In his anger he willed the blast of ki to fly from his pinned hand, unleashing his power in a red-violet bolt of energy.
Kakarot caught the shot straight to his chest. It splashed over him as harmlessly as the contents of a wineglass, and it did even less damage. Wine, at least, might have stained the fool's gi. Raditz's attack didn't so much as singe a solitary thread, much to his increased dismay and bewilderment. There was just a little soot left behind by the blast, as fine as a rubbing of dust from some uncleaned shelf. It was as though Kakarot had attained an aura of ki dense enough to protect even his clothing from Raditz's energy blast.
But that was impossible, wasn't it?
"Come on, bro!" Kakarot said, repeating that known yet unfamiliar address. "We don't have time to fight. I need to get you dressed so you can watch Pan for me. Videl will get angry if you're naked when she and Gohan get back from their date."
"Let go of me so I can kill you, dammit!" Raditz snapped, feeling ever more vexed and perplexed. "Why should I care what you want, Kakarot? You're a traitor to our family and all our race. You're better off dead!"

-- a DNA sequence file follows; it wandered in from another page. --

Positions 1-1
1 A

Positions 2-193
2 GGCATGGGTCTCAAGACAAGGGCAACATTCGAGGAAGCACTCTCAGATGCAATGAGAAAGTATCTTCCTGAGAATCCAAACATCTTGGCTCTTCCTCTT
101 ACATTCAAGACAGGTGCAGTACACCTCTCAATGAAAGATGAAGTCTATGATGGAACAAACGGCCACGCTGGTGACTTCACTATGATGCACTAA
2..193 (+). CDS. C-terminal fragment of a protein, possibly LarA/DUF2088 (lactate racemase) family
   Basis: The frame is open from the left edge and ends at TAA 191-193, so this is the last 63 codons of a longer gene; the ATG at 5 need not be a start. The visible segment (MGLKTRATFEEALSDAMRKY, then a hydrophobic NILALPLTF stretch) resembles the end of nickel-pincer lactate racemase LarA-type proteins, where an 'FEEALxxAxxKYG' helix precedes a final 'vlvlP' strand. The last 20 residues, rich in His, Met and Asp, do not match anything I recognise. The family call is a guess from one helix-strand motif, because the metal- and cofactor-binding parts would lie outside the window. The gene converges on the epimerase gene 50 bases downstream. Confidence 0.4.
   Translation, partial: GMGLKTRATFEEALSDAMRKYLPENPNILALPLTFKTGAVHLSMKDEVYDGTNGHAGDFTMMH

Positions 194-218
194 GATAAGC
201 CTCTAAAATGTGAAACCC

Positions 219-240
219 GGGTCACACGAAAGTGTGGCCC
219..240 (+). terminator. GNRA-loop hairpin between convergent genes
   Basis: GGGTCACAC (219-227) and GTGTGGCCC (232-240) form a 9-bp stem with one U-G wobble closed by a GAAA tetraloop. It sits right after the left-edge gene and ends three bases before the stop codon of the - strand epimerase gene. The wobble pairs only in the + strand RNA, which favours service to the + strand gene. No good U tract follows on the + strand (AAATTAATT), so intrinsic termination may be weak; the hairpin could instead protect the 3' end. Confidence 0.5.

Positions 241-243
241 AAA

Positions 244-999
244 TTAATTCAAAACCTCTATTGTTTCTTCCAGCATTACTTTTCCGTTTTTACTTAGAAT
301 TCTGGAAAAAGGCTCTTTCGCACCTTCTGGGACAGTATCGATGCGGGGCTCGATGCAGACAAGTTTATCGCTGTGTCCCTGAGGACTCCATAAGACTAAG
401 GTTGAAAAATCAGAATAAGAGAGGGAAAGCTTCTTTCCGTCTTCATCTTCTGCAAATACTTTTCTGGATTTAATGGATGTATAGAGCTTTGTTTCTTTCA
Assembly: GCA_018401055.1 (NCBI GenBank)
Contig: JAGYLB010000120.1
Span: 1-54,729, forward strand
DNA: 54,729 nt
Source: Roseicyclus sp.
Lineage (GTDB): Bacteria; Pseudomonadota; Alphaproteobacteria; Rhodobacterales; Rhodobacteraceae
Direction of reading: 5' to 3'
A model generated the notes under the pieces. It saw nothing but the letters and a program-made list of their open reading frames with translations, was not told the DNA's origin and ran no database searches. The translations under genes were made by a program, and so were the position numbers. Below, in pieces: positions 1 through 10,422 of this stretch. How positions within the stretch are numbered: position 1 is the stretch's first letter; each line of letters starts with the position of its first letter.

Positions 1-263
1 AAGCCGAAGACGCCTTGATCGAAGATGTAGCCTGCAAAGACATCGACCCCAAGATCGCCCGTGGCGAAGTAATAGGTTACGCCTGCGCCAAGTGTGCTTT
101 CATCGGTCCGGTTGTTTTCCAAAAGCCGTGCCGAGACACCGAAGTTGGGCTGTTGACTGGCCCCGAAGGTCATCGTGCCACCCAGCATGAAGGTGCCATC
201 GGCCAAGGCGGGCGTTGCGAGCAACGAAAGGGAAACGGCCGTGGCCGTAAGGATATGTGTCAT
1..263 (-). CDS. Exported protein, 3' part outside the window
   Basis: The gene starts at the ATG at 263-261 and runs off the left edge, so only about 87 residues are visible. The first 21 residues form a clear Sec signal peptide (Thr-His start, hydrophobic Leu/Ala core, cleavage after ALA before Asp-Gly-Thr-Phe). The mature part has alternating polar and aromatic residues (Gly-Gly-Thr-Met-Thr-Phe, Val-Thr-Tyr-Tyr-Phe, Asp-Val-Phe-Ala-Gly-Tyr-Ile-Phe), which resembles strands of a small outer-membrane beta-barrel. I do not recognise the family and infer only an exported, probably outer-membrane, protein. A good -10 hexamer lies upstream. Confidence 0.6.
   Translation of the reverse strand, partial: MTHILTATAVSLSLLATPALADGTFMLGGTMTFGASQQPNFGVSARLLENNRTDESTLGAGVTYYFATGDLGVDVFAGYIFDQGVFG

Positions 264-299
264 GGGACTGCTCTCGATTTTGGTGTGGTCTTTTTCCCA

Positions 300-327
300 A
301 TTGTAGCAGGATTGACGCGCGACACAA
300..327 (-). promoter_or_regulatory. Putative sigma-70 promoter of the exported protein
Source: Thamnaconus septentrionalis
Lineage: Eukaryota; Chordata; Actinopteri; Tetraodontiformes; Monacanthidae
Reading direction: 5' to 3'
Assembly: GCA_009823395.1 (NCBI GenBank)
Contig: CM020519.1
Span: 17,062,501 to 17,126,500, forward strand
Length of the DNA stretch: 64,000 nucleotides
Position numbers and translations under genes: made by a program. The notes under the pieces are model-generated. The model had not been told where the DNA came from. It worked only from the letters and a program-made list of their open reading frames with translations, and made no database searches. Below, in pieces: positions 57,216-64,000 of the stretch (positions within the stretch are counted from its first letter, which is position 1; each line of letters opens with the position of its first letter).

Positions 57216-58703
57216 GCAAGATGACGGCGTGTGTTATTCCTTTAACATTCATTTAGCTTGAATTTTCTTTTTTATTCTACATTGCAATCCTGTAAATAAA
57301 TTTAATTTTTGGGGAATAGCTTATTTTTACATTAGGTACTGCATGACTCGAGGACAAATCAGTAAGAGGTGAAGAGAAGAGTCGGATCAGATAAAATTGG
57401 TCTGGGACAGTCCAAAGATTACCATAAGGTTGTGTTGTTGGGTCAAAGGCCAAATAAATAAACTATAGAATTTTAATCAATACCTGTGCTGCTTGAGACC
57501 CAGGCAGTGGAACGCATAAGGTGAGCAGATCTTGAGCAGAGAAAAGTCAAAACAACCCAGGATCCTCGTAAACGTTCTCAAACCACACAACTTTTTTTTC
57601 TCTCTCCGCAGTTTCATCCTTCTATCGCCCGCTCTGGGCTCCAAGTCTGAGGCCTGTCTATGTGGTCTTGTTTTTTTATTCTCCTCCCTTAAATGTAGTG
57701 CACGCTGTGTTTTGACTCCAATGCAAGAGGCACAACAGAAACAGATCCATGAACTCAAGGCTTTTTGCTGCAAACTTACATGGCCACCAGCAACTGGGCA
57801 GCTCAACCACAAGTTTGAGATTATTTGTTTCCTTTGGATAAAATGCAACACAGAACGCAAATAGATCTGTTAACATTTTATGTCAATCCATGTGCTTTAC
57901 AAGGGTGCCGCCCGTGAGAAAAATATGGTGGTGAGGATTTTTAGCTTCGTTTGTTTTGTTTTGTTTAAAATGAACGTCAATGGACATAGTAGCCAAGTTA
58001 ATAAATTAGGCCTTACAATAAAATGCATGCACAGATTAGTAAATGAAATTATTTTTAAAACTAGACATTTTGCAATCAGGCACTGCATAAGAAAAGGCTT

He then paused, frowning as one of the mentioned names registered itself in his brain.
"Wait, Gohan?" he said. "Isn't that the name of your mongrel bastard?"
"My what?" Kakarot stared at him uncomprehendingly. "No, Gohan's my son."
"Right. That's what I said," Raditz growled. He flexed the fingers of his trapped hand and tentatively raised the other, still free hand by a centimeter. "Your son. The half-breed."
"Oh. Yeah. Okay, you should've just said so. Yeah, that's him."
"And who or what is this... Videl?" Raditz added, as tense as a cat held over a bath. "Or that Pan you keep mentioning?"
"Videl is Gohan's wife, of course," Kakarot said, as if this was the most obvious thing in the world. "And Pan's his daughter. I want you to babysit her for me. Chichi's off visiting her dad, and Goten's at a sleepover with Trunks. I wanna go train, but Chichi would kill me if I left Pan here all alone. I don't think Gohan or Videl would like it, either. That's why I thought of you!"